Multilevel analysis of the individual and contextual factors of tobacco use among Mexican adolescents using the National Addiction Survey (NAS), 2011
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National Institute of Public Health in Mexico, Department of Tobacco Research, Mexico
University of Michigan, United States of America
Publication date: 2018-03-01
Tob. Induc. Dis. 2018;16(Suppl 1):A544
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The tobacco industry has targeted low and middle-income countries and vulnerable groups such as women and young people. In Mexico we observe a slow decrease in tobacco consumption among adults, while in adolescents the trend in tobacco use shows an increase. Previous research in Mexico do not measure determinants at neighborhood level. The aim of the study is evaluate whether the contextual and individual factors are associated with tobacco use among Mexican adolescents.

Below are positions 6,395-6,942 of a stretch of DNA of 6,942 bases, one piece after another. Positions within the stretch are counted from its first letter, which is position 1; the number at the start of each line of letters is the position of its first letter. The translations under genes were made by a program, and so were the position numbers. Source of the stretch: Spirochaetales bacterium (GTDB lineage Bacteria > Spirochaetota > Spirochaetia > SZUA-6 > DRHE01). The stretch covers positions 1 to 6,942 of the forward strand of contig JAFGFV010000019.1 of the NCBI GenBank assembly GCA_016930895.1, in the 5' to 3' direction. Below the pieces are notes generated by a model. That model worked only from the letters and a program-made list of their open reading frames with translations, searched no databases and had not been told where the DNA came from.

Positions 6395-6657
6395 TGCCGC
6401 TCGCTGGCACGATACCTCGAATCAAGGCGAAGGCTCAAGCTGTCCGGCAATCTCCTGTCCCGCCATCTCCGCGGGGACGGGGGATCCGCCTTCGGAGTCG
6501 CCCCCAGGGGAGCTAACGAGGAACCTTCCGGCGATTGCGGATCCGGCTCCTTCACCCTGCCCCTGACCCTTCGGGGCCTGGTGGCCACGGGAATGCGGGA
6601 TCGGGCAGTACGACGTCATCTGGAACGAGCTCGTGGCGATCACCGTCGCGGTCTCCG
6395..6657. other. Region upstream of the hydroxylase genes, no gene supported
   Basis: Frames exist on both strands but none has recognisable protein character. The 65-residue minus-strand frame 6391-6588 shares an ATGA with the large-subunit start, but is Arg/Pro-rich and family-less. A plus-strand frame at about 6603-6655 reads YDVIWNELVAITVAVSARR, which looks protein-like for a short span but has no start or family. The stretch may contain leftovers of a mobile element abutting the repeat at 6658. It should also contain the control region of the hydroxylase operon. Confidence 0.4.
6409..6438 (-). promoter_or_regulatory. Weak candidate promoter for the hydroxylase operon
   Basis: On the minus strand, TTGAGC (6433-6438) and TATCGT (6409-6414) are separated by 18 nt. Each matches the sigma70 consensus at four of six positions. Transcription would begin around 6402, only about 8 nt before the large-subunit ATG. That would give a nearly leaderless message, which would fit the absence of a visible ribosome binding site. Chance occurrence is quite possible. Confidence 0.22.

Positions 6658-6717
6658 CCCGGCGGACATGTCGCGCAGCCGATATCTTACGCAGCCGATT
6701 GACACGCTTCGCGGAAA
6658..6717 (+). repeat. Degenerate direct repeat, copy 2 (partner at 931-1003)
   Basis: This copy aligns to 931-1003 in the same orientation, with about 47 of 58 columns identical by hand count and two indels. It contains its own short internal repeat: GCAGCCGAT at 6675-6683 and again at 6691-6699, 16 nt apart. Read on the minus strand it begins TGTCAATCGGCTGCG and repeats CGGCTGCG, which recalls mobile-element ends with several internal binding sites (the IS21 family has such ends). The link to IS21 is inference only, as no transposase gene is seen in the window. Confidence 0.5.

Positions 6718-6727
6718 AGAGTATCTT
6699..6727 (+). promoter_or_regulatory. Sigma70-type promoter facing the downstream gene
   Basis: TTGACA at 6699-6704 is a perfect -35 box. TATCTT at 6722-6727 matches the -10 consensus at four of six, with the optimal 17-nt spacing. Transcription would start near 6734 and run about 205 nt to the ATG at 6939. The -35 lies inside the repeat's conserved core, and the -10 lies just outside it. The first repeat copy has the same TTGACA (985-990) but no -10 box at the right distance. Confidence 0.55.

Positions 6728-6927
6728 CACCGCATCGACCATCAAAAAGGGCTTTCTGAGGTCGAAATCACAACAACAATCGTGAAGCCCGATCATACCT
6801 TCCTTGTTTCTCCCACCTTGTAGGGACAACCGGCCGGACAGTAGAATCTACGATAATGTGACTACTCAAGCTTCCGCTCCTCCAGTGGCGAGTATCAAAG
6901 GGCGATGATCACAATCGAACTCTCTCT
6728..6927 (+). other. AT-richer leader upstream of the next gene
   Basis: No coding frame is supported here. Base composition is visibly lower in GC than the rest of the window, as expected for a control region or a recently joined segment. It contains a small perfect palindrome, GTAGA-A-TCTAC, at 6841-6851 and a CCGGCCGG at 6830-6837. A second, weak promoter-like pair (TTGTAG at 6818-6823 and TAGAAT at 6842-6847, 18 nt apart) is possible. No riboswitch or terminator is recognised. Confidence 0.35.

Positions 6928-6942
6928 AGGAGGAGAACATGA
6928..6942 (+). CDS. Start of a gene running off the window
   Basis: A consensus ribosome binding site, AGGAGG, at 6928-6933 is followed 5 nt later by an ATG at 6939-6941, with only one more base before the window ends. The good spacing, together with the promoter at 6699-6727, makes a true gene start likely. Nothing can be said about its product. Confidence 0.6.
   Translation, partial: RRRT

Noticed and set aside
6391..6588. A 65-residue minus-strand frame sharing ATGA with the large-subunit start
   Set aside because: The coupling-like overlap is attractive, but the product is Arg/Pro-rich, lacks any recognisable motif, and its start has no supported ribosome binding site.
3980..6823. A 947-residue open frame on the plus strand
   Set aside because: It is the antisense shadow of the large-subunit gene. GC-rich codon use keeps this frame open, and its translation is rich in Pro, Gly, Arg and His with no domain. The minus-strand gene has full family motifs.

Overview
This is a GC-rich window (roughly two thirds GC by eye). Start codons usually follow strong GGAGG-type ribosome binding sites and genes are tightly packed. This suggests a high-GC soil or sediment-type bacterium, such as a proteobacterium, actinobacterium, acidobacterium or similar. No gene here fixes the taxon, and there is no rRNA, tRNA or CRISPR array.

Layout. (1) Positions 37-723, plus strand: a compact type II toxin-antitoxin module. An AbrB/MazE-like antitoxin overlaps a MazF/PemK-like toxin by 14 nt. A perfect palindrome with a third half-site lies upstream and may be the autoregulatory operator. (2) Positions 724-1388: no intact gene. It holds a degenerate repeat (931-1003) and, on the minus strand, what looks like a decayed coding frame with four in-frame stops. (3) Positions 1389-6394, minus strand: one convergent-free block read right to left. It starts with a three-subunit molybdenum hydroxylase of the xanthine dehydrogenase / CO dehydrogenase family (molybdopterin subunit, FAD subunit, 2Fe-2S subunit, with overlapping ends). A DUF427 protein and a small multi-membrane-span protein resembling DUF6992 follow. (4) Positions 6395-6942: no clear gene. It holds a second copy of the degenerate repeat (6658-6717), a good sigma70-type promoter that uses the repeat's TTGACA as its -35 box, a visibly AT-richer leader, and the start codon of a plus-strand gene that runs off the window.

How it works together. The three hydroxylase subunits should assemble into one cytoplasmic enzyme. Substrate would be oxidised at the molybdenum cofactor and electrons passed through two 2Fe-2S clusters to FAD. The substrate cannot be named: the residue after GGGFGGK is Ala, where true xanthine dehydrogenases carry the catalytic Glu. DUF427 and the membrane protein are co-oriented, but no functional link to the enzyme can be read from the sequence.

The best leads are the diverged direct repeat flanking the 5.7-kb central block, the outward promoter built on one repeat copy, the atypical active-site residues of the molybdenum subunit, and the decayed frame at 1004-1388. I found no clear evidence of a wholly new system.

Data from this study came from NAS 2011 and National Census 2010. Descriptive statistics were estimated after adjusting for sampling weights. The study had two levels: individual (adolescents between 12-17 years) and contextual (neighborhoods). Multilevel logistic regression stratified by sex was conducted.

The final sample includes 2785 adolescents from 364 neighborhoods. Prevalence of 30 days smoking in women adolescents was 3.8% and in male adolescents was 10.3%. Female adolescents exposed to second hand smoke at home were more likely to be a current smoker (OR 2.87 CI: 1.37,6.04) and in those who have an employment (OR 4.35 CI: 1.03,18.3). School attendance was inversely associated with tobacco use (OR 0.38 CI: 0.16,0.89). In Male adolescents the likelihood of being a current smoker increase according to age (OR 4.35 CI: 1.51,12.4 for 15-17 vs 12-14) and in those exposed to second hand smoke at home (OR 5.03 CI 2.38,10.6), while school attendance decrease the likelihood of being a current smoker (OR 0.14 CI: 0.05,0.39).

This study suggest that school attendance is a protective factor for smoking. Second hand smoke at home is an important factor of tobacco use. Have an employment increase the likelihood of being a current smoker only in female adolescents. Implement a successful tobacco control policy in Mexico needs to take into account educational, economics, social and gender determinants.

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